Tragic Lyndsey Vaux was a victim of modern day slavery, the man who brought her killer to justice said today.
And in all his 33 years of policing, senior investigating officer Bob Tonge says he has never seen a worse case of sustained, savage domestic violence.
During the five years that young mum Lyndsey was in a same sex relationship with Becky Reid, she sustained an appalling catalogue of injuries, including multiple fractures, none of which was ever treated at hospital.
Many witnesses testified to the violence inflicted on the 30-year-old by Reid and her disabled mother.
At the time of her death, Lyndsey had 90 identifiable external injuries on her body - which Becky Reid preposterously put down to the victim’s frequently falling over due to a thyroid problem and her refusal to take medication.
Given that bruises eventually fade and that attacks had been witnessed for years, the number of wounds inflicted on Lyndsey could have numbered many hundreds.
A post-mortem examination found that she had suffered a broken hip in the three to six months before her death (people reported her walking with a limp, dragging her leg behind her), two breaks to her right arm, one to her left and multiple rib fractures which would have been inflicted from longer than six months earlier to as recently as 10 days.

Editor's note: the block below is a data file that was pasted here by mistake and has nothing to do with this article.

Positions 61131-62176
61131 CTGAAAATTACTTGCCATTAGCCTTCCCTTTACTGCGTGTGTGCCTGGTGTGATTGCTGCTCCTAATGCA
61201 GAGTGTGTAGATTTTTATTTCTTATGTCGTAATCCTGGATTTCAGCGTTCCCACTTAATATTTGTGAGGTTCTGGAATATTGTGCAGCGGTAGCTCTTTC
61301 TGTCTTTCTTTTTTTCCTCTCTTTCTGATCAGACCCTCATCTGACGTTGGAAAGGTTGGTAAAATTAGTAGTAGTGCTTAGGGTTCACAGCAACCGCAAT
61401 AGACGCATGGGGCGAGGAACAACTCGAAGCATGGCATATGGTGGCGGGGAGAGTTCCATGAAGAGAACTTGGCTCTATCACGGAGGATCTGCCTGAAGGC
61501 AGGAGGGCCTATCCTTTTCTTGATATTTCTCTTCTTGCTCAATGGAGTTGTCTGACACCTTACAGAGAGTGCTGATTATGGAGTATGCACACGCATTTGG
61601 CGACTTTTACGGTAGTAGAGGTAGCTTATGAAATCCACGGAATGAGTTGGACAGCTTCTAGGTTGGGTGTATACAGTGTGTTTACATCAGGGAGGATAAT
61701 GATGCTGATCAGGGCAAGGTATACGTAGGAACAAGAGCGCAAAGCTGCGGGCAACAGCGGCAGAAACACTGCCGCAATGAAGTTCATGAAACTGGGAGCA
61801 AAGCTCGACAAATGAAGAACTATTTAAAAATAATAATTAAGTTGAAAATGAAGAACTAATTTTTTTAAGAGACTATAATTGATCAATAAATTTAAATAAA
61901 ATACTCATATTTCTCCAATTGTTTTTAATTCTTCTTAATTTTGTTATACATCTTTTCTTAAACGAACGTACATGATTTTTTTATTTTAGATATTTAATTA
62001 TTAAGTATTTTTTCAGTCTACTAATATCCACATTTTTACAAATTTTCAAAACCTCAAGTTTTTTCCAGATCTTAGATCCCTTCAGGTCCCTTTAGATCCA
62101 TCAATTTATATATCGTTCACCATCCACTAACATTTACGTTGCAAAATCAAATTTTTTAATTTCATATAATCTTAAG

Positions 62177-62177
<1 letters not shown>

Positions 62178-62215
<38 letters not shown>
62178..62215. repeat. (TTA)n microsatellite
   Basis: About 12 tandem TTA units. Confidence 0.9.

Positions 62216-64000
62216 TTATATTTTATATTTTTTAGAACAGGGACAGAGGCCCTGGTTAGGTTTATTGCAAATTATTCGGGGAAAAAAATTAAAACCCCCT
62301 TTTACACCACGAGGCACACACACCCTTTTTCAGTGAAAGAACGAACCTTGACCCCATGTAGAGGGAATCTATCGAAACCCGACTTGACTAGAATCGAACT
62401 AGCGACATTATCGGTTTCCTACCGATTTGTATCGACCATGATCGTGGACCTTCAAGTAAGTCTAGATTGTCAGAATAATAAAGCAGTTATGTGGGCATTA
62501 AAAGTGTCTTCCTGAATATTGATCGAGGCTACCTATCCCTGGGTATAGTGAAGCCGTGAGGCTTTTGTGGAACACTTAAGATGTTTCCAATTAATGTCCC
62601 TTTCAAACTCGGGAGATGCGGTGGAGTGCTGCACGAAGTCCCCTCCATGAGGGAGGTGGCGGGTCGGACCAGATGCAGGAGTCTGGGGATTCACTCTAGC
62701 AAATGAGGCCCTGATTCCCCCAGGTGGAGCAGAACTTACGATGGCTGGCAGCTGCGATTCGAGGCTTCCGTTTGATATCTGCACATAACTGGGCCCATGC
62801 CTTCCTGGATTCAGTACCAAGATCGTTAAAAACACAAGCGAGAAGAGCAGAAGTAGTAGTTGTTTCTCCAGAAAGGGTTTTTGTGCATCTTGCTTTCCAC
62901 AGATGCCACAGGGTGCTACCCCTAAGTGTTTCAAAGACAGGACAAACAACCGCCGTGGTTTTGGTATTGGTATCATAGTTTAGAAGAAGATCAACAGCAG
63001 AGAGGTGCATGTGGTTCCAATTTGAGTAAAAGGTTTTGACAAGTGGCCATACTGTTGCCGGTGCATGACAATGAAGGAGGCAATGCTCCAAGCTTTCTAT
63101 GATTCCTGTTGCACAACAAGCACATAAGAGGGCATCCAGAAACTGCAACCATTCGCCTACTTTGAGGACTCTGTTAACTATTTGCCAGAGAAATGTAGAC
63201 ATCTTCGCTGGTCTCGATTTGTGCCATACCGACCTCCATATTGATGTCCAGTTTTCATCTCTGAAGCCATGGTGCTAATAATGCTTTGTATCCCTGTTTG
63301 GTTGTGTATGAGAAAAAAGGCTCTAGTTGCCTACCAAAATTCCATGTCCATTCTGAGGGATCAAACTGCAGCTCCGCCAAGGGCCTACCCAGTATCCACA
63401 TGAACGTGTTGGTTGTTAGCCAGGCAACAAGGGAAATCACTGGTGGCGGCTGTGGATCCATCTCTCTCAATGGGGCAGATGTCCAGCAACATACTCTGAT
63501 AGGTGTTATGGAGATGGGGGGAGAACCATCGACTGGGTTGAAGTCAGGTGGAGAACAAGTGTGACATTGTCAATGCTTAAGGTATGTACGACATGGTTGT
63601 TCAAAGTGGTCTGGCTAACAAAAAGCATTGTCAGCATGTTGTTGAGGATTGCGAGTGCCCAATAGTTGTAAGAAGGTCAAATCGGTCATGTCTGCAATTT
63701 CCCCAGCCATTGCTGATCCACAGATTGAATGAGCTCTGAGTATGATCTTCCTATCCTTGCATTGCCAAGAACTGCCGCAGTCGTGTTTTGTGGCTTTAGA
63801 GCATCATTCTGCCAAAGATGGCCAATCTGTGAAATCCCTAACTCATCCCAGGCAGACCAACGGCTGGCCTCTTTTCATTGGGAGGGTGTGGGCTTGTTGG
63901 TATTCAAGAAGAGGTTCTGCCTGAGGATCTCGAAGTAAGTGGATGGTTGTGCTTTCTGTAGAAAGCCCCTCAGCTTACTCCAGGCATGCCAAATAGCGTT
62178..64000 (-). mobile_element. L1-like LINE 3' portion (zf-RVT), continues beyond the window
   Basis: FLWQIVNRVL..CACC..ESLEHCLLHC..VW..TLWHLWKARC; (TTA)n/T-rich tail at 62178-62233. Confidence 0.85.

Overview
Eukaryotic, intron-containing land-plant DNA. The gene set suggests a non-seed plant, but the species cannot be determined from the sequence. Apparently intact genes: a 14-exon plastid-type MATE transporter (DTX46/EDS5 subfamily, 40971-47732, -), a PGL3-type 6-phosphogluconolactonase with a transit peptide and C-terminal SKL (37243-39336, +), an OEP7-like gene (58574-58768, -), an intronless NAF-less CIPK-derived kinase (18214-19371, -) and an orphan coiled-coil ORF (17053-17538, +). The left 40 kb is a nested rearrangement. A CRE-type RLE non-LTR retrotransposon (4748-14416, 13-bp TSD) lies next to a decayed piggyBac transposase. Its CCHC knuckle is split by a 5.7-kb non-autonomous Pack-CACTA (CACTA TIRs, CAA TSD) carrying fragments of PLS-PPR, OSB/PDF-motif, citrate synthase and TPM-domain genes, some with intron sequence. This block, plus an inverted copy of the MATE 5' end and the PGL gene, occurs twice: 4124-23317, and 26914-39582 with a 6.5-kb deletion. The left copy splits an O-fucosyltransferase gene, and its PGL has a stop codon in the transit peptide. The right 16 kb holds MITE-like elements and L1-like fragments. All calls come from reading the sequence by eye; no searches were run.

Mr Tonge said that Lyndsey moved in with the Reids in 2011 weighing around 16st but by the time she died in May 2016, she was half that weight.
Little wonder. Murder squad detectives learnt that Lyndsey would have to scavenge in bins for food. Footage of her in a shop – where she would be made to go shopping for the Reids but never herself – show her propping herself up against the counter because she is so weak.
In a rare confession to her mum, Lyndsey told her that when Becky was short of cash she would send her out to go knocking on doors begging for money. If she did not get any, she would not let her back in.
Mr Tonge said it was a classic case of controlling, bullying behaviour. An early and astonishing example of how far and pernicious this control was came when Becky gave her new partner an ultimatum: choose between her or Lyndsey’s then six-year-old daughter Aaliyah.
Lyndsey thereafter left the youngster with her mum in Stockport and came to live with Becky.